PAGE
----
3D Printed Spine Parts Implanted in Humans is Now FDA-Approved

A new treatment could help save thousands of people from a life of paralysis, among other ailments associated with spinal injury.  This treatment involves 3D printed spines being implanted to replace damaged parts of the spine.  The FDA has approved the treatment, making it more widely available (thanks, powdered wig masters, for letting people try innovative treatments).

FDA clears “first ever” 3D printed spine implant to treat of multiple injuries

Metal additive manufacturing has hit on a clear niche within the healthcare industry for producing small and complex medical grade implants at scale. Many 3D printing companies working within medicine have a portfolio of devices for the purpose, typically including a sample of 3D printed cages used to support the spine.

However, in what is tipped to be a first in the U.S., the Food and Drug Administration (FDA) has cleared a 3D printed cervical device that can be used in a number of injuries/defects from the middle to the top of the spine.

The multilevel cervical cage was made by Emerging Implant Technologies GmbH (EIT) using its trademark Cellular Titanium® technology.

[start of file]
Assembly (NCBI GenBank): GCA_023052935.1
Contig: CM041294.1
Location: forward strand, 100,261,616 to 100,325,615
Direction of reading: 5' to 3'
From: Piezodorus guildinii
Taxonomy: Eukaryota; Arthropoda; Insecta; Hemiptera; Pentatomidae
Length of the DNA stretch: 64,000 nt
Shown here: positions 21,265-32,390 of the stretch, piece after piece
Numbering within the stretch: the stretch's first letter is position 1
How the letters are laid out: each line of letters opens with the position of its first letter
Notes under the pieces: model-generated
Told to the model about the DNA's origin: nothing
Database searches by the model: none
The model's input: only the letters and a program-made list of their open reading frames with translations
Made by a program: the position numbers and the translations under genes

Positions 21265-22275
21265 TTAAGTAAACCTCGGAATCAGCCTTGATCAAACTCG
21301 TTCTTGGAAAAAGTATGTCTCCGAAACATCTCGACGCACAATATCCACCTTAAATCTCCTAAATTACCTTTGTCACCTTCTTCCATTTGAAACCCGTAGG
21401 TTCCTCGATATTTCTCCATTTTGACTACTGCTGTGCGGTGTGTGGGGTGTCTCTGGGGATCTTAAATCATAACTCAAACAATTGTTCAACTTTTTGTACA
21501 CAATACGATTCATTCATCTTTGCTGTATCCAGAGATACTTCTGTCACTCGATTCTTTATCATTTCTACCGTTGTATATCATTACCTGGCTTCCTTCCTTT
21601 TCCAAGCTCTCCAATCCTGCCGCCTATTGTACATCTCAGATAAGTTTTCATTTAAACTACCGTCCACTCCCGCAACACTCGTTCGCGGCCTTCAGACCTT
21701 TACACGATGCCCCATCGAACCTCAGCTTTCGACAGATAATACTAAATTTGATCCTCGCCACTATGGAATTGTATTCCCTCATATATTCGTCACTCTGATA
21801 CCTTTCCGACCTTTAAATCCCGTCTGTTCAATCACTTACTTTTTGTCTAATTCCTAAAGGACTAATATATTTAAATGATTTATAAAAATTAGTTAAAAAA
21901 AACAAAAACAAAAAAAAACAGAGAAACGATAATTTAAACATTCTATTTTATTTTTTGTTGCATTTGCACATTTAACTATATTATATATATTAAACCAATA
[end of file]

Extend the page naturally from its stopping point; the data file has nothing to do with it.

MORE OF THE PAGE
Cellular Titanium devices are 3D printed in a process of selective laser melting (SLM). By precisely programming the laser’s movements, EIT is able to make implants with a core that mimics the cancellous (“spongy”) and cortical (hard) structure of bone.

When implanted in the body, biomimetic lattice-like structure ecourages tissues to grow through the center and graft broken pieces of bone back together.

rRead More at 3D Print Industry


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Paul Gordon is the publisher and editor of iState.TV. He has published and edited newspapers, poetry magazines and online weekly magazines. He is the director of Social Cognito, an SEO/Web Marketing Company. You can reach Paul at pg@istate.tv